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  •  that is not my point (0+ / 0-)

    and btw, my mother had stents in the early days and underwent cardiac bypass surgery in 2002 at the age of 75. I'm not saying let anyone die.

    And I can remember, back in the day, when I was a med student and a well-known nonagenarian patient was admitted with chest pain. The attending cardiologist was quite the hotshot (he was one of the first really aggressive invasive cardiologist, I wouldn't be surprised if the term "cath jockey" was coined to describe him as I've been told previously) but was very unwilling to take that particular patient to the lab (this was in the days before stents) because the doc was very concerned about the risk of coronary rupture or dissection. But the patient began to have an acute infarct overnight and the doc came in, wound up taking the patient to the lab for angioplasty, and he did just fine.

    But the question is whether multiple drug eluting stents are better than bare metal stents alone. Or, frankly, in many cases whether cardiac procedures are at all more beneficial than medical therapy. The costs are exponentially higher. And I've reviewed the data. The outcome data is not statistically significantly better for the DES than the BMS. But the cost is much higher. Not to mention the potential for complications of having to be on long term anti-platelet agents. The cardiologists who are frankly unable to look at the bigger picture, i.e., the whole patient, routinely refuse to allow patients to come off of those drugs even when needed for life saving surgery, and frequently surgeons won't operate if patients are on those drugs. I've seen it multiple times. Talk about your hidden costs.

    We need comparative effectiveness research. We need to look at outcomes data. We need, frankly, to look at the number needed to treat and the cost per number to treat to prevent certain outcomes. It shouldn't have to be a hard and fast number. I'm not saying every 80 year old should not receive dialysis. I am saying, however, if that 80 year old is demented, contracted, and living in a nursing home, and comes to the hospital in renal failure, that patient should not receive dialysis. Even if she's your mother. Or mine. There is a thing called medical futility and we, as physicians, and as patients, need to recognize that there are times when treatments serve no true useful purpose, and we also need to recognize that sometimes the costs outweigh the benefits. Again, if we had to bear the true costs, we would make those decisions readily, on an individual basis as well as a societal one.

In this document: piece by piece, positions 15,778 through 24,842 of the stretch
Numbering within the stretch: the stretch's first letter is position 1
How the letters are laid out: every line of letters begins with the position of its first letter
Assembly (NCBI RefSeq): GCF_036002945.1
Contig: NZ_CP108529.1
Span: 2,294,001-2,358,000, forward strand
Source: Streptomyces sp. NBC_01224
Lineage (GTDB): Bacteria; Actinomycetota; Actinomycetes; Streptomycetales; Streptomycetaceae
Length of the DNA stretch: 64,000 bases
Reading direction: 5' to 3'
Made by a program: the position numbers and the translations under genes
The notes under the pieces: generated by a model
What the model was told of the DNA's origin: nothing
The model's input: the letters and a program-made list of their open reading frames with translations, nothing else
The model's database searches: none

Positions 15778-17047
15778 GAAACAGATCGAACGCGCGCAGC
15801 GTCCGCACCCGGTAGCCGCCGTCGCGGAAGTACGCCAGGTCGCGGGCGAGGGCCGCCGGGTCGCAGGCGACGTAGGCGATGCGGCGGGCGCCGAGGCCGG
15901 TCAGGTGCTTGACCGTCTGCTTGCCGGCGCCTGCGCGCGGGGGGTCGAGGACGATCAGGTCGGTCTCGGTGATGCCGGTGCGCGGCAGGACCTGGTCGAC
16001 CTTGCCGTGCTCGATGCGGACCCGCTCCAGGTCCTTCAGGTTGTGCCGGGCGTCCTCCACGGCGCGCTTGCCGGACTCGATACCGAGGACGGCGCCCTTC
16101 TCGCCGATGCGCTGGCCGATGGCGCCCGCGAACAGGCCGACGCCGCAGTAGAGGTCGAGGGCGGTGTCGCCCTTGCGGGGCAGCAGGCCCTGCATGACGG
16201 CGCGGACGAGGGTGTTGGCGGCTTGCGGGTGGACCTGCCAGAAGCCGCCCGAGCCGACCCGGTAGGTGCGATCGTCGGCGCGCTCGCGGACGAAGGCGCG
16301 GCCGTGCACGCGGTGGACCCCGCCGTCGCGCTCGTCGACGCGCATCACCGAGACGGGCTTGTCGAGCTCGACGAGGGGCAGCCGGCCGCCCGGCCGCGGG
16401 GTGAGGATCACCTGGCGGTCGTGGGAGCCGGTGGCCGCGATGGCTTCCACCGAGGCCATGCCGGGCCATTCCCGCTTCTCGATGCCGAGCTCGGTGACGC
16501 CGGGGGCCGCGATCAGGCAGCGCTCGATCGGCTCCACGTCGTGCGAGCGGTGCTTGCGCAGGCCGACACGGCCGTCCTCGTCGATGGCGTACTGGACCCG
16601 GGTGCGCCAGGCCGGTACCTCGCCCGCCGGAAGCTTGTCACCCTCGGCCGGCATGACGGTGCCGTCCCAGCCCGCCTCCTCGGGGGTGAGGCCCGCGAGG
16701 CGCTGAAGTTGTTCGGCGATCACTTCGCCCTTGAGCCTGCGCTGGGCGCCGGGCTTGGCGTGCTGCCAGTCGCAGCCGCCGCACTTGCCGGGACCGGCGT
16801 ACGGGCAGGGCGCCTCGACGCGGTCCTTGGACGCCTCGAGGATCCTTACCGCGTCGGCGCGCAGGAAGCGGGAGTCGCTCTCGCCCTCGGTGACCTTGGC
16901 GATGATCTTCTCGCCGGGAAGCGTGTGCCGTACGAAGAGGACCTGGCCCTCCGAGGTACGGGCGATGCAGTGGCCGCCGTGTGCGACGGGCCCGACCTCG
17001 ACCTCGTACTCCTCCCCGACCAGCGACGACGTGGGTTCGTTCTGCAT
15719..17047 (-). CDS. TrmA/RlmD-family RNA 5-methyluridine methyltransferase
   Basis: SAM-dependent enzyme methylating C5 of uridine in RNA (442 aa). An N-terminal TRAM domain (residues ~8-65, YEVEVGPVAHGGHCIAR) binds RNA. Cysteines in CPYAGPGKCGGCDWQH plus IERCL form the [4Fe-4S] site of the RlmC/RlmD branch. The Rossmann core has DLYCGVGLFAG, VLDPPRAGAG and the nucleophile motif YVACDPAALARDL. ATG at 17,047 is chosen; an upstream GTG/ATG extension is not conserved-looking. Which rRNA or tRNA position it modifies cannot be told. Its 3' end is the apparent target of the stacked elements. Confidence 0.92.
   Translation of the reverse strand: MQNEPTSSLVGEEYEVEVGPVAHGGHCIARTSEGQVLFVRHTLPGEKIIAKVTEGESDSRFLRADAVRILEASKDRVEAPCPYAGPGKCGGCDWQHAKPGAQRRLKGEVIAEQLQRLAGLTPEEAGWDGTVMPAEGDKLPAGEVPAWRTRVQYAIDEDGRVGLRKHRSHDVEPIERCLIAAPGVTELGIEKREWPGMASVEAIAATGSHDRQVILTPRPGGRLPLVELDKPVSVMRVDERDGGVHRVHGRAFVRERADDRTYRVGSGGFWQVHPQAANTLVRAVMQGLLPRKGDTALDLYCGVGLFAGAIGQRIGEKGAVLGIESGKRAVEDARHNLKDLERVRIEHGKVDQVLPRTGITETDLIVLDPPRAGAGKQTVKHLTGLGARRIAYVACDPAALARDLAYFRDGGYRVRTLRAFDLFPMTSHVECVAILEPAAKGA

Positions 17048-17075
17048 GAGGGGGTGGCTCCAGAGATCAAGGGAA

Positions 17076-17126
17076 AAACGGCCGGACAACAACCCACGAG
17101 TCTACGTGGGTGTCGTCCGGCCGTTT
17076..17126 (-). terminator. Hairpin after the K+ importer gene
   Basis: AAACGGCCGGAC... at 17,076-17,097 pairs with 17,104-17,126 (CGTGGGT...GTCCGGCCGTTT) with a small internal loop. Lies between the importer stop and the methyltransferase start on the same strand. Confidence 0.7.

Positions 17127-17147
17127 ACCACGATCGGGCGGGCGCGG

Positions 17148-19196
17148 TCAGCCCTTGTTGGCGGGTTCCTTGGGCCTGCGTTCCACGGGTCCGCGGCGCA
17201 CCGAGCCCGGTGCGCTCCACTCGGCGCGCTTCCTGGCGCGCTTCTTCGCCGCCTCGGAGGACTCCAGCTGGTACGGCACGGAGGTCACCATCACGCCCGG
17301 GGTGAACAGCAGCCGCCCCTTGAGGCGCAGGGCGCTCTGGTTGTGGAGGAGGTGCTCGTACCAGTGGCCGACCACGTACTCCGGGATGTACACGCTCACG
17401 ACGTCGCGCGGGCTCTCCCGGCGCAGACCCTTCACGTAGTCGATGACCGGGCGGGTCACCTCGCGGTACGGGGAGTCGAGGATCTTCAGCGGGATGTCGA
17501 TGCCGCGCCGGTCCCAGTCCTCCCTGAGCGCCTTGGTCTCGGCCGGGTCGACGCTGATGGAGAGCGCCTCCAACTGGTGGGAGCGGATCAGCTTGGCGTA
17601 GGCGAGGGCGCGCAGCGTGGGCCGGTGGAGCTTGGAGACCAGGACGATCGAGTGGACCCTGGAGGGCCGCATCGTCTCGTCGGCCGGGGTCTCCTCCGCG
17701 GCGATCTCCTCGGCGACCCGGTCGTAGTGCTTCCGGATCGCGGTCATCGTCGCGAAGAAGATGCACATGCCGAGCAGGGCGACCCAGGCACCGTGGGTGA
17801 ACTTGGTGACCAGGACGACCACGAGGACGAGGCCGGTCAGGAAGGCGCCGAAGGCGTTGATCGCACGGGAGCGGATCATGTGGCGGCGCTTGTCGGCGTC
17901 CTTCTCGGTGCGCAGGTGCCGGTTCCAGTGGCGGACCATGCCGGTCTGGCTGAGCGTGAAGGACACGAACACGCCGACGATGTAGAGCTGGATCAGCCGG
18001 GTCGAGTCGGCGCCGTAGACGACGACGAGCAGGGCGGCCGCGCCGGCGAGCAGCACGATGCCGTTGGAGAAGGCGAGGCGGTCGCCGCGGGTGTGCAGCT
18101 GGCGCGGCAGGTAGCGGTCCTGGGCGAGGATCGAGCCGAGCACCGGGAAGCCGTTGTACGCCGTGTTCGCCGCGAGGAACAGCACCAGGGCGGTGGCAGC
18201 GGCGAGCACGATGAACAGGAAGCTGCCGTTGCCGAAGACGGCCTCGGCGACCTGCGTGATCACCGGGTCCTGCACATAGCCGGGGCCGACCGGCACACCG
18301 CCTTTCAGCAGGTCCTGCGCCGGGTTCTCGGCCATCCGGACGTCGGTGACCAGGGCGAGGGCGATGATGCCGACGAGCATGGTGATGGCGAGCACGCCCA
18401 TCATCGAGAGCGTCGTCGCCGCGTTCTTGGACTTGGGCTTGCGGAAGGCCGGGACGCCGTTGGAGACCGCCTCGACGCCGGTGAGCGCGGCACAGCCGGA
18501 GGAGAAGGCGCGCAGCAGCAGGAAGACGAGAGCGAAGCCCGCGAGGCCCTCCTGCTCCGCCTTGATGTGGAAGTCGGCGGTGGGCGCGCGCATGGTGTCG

Of course, there needs to be flexibility, as in the case of the 95 year old with coronary disease.

    And here's one other thing, and it's something we physicians often forget: everything we do has some cost to the patient, even if it's drawing blood which incurs some kind of pain. Some patients are more willing to bear that than others. But we are often not honest with patients about what kind of burden they will bear with the treatments we suggest.

    It is not always appropriate to offer the newest, most fancy, most 'advanced' treatment, when an old treatment will work as well or frankly almost as well.

    Diversity may be the hardest thing for a society to live with, and perhaps the most dangerous thing for a society to be without - W S Coffin

    by stitchmd on Sun Jul 26, 2009 at 01:27:39 PM PDT

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    •  We mostly agree... (0+ / 0-)

      except who should think it should be some central planner like in Canada...I think it should be the doctor along with the patient...

      But we mostly agree on that it should be the most effective treatment with the least amount of side effects and risk...I just believe that should be regardless of think cost should come into the picture..

      The other thing I vehemently disagree with is looking at procedures only based on should also be based on the overall comfort and benefit to the patient...